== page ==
During adolescence, many students struggle to see their worth and value and have had experiences where they did not feel they belonged in school. It is a crucial time, as students grow into their full selves, for all young people to feel accepted for who they are. How can older adults help teens help each other to create a place where feeling a sense of inclusion and belonging is the norm?
In our residential program and classrooms at Rock Point School, we work to provide opportunities for students to create the kind of community to which they want to belong. For many students, this is work they’ve always been a part of, regardless of where they go to school. For others, this is a new environment, and they are learning how to create an inclusive community for the first time. One of the primary goals of each school year at Rock Point is to create an environment where every student experiences a sense of belonging and inclusion.
Our first step in creating inclusivity is helping students understand that a community is what you make it; if they want to feel a sense of belonging, they must offer the same to their peers. We do this in many ways, including hosting a weekly Community Meeting, where student facilitators plan ways to bring the community together and brainstorm topics that all students can discuss. In addition to Community Meetings, students have weekly dorm floor meetings and activities, which explicitly foster a shared responsibility for the school culture. In our advising conversations, lunch table conversations, and in classrooms, we frequently talk with students about the way they are contributing to making a school that feels safe and welcoming to all.
"There is no magic in helping people feel like they belong, although belonging can feel magical, especially to those who have not experienced belonging in an authentic way." - C.J. Spirito, Head of School
We also work to create programming that fosters a sense of belonging for all students. An ongoing highlight is our Gender & Sexuality Alliance, which was ten students strong last year. Here, students not only create a safe space to discuss issues related to gender and sexuality, but they also discuss how to make the school as inclusive as possible. During one meeting this year, the group wrote letters to other Gender & Sexuality Alliance clubs in Florida after the “Don’t Say Gay” laws were passed. Students wanted to send support, acceptance, and love to others who might not live in an inclusive community. This year, we aim to keep this club going as a place for LGBTQ+ students to talk with and support each other.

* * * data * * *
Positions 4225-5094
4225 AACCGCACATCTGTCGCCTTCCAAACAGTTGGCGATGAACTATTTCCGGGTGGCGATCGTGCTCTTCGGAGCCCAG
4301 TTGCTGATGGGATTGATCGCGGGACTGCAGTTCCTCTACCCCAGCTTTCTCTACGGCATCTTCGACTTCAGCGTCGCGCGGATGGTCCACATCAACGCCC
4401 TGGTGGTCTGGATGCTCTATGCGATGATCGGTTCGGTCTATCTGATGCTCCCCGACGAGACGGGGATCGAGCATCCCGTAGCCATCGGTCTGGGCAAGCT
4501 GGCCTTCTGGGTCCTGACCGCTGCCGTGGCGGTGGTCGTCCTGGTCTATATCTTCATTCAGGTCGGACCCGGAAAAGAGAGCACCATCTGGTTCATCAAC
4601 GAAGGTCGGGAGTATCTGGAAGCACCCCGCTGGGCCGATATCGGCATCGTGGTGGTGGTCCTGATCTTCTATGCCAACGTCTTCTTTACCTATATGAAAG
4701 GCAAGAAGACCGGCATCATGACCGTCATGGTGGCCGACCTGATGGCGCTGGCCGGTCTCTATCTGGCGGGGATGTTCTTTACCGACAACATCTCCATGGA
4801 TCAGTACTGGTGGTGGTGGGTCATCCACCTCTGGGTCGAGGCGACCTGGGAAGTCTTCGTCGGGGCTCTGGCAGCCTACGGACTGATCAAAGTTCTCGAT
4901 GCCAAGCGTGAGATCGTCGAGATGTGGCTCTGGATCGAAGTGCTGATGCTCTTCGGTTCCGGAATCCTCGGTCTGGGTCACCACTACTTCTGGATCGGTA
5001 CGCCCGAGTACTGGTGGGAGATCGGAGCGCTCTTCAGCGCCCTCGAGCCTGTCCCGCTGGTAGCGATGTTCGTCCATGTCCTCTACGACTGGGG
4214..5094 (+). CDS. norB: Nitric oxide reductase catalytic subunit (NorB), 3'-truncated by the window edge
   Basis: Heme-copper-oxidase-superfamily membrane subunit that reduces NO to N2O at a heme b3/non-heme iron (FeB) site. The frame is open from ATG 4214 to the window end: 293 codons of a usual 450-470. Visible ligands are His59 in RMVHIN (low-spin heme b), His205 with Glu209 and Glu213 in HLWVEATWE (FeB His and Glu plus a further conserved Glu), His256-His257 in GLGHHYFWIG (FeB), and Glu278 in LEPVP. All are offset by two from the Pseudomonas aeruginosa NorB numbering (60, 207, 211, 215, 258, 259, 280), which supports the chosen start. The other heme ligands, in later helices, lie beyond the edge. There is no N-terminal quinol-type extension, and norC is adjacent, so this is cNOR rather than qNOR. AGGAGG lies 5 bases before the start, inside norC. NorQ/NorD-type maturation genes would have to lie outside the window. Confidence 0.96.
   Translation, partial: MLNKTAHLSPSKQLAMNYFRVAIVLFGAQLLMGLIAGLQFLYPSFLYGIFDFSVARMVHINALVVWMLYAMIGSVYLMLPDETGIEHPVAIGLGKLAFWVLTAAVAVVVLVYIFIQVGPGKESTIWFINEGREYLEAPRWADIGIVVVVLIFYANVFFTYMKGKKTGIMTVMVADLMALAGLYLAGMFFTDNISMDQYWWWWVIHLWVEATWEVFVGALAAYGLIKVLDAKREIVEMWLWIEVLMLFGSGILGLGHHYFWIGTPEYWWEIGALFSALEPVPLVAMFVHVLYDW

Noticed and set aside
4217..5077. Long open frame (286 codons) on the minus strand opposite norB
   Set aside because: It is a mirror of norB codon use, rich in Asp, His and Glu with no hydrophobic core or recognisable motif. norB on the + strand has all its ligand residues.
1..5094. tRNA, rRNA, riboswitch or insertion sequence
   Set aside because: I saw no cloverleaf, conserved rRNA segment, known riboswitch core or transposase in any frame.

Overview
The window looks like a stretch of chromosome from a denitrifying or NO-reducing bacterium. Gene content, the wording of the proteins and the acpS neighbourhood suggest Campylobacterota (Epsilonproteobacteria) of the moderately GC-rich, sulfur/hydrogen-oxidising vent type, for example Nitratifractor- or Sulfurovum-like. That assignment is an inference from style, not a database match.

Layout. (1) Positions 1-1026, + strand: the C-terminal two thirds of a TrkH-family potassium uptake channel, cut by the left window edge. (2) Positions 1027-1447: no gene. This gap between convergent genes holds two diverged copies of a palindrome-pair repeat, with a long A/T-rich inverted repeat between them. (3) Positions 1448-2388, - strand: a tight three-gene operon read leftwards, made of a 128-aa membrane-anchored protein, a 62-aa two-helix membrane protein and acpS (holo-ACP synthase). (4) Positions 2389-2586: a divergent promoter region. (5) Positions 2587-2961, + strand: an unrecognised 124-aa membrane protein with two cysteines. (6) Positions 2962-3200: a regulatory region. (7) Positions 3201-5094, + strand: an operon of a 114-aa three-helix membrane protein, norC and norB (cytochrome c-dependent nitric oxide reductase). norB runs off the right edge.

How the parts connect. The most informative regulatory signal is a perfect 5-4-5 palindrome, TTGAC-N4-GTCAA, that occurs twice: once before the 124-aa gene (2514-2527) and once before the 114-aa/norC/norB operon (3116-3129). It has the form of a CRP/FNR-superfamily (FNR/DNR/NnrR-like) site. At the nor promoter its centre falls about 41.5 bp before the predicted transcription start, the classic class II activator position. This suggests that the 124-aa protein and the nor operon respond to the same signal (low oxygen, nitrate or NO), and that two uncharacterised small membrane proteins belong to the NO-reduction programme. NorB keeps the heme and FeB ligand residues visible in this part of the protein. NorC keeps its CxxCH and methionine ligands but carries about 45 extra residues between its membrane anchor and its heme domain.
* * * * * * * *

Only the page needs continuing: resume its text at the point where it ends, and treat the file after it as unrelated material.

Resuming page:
Last year, we also hosted alumna Pamela Schuller ‘05 at school to talk with our community about diversity & inclusion, specifically around students with disabilities. As a diversity and inclusion advocate and speaker, Pamela has worked with organizations like Google and Disney, as well as schools and camps around the country. Pamela met with students, staff, and parents to discuss what we do at Rock Point, her own experiences as a student here, and how we can make Rock Point an even more inclusive place for everyone. We hope Pam will return to campus soon to work with our students on storytelling and improv as a way to express and celebrate who they are!
While these special events highlight belonging and inclusion, those ideas are also baked into our day-to-day programming. We love celebrating students for their positive contributions, big and small. Whether publicly thanking a student for doing a great job mopping the floor during work crew or giving them an award for academic growth on the Night of Recognition, we seek to find ways to acknowledge students for their progress and hard work in all areas of their lives. As a result, students feel seen at Rock Point School. This sense of being seen and celebrated for who they are creates a sense of belonging, and each student can see the many ways they contribute to the community.
This year we are also working with consultant Keiba Bragg-Best, who is helping us identify action steps toward our Diversity, Equity, and Inclusion goals, as well as helping us hold ourselves accountable to those goals. While some work is “behind the scenes” with staff, we also look to our students for their advice and guidance on practicing an inclusive strength-based approach from which they can learn and grown on a daily basis.
As C.J. said in a recent staff meeting, “Our students demand action and accountability from us, even when our instinct may be to go slowly and cautiously forward. They know we can and should move with urgency.” We look forward to another year of creating a school where all students feel they not only belong, but are celebrated.
Diversity, Equity and Inclusion for Youth, (includes accessible definitions), by H. Walker, Boys & Girls Clubs of America
Inclusive and exclusive belonging –the impact on individual and community well-being, by Sue Roffey. Educational & Child Psychology Vol. 30 No. 1. [PDF]
Teens and Adoption: Identity, Inclusion, and Independence, by CJ Spirito